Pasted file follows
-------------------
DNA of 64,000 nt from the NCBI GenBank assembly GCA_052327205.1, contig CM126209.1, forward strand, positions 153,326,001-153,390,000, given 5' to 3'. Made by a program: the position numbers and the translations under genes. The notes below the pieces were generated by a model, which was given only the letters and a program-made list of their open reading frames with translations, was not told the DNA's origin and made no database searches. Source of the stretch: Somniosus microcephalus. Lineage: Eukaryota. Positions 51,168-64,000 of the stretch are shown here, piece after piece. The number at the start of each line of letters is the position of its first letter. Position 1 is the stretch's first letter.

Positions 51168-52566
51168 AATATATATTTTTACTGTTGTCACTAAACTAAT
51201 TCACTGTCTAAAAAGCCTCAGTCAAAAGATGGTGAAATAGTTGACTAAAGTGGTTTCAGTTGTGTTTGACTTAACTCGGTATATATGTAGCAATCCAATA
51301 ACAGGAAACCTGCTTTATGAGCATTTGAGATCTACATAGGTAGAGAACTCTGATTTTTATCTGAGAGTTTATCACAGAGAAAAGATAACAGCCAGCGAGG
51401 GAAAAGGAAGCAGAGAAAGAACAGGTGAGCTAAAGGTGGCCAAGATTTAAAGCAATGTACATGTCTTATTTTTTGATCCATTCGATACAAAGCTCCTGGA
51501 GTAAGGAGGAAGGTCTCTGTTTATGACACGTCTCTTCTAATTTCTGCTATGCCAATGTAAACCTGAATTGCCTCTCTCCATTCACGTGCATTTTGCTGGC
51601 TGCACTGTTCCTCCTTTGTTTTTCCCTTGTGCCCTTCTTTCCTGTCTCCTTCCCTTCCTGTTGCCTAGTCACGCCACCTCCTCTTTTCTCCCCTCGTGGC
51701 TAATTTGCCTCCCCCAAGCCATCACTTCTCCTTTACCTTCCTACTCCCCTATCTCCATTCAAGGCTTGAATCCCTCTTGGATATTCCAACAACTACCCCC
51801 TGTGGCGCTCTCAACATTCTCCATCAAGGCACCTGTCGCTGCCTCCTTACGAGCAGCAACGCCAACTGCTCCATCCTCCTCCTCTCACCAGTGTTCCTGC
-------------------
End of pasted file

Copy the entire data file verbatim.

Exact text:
DNA of 64,000 nt from the NCBI GenBank assembly GCA_052327205.1, contig CM126209.1, forward strand, positions 153,326,001-153,390,000, given 5' to 3'. Made by a program: the position numbers and the translations under genes. The notes below the pieces were generated by a model, which was given only the letters and a program-made list of their open reading frames with translations, was not told the DNA's origin and made no database searches. Source of the stretch: Somniosus microcephalus. Lineage: Eukaryota. Positions 51,168-64,000 of the stretch are shown here, piece after piece. The number at the start of each line of letters is the position of its first letter. Position 1 is the stretch's first letter.

Positions 51168-52566
51168 AATATATATTTTTACTGTTGTCACTAAACTAAT
51201 TCACTGTCTAAAAAGCCTCAGTCAAAAGATGGTGAAATAGTTGACTAAAGTGGTTTCAGTTGTGTTTGACTTAACTCGGTATATATGTAGCAATCCAATA
51301 ACAGGAAACCTGCTTTATGAGCATTTGAGATCTACATAGGTAGAGAACTCTGATTTTTATCTGAGAGTTTATCACAGAGAAAAGATAACAGCCAGCGAGG
51401 GAAAAGGAAGCAGAGAAAGAACAGGTGAGCTAAAGGTGGCCAAGATTTAAAGCAATGTACATGTCTTATTTTTTGATCCATTCGATACAAAGCTCCTGGA
51501 GTAAGGAGGAAGGTCTCTGTTTATGACACGTCTCTTCTAATTTCTGCTATGCCAATGTAAACCTGAATTGCCTCTCTCCATTCACGTGCATTTTGCTGGC
51601 TGCACTGTTCCTCCTTTGTTTTTCCCTTGTGCCCTTCTTTCCTGTCTCCTTCCCTTCCTGTTGCCTAGTCACGCCACCTCCTCTTTTCTCCCCTCGTGGC
51701 TAATTTGCCTCCCCCAAGCCATCACTTCTCCTTTACCTTCCTACTCCCCTATCTCCATTCAAGGCTTGAATCCCTCTTGGATATTCCAACAACTACCCCC
51801 TGTGGCGCTCTCAACATTCTCCATCAAGGCACCTGTCGCTGCCTCCTTACGAGCAGCAACGCCAACTGCTCCATCCTCCTCCTCTCACCAGTGTTCCTGC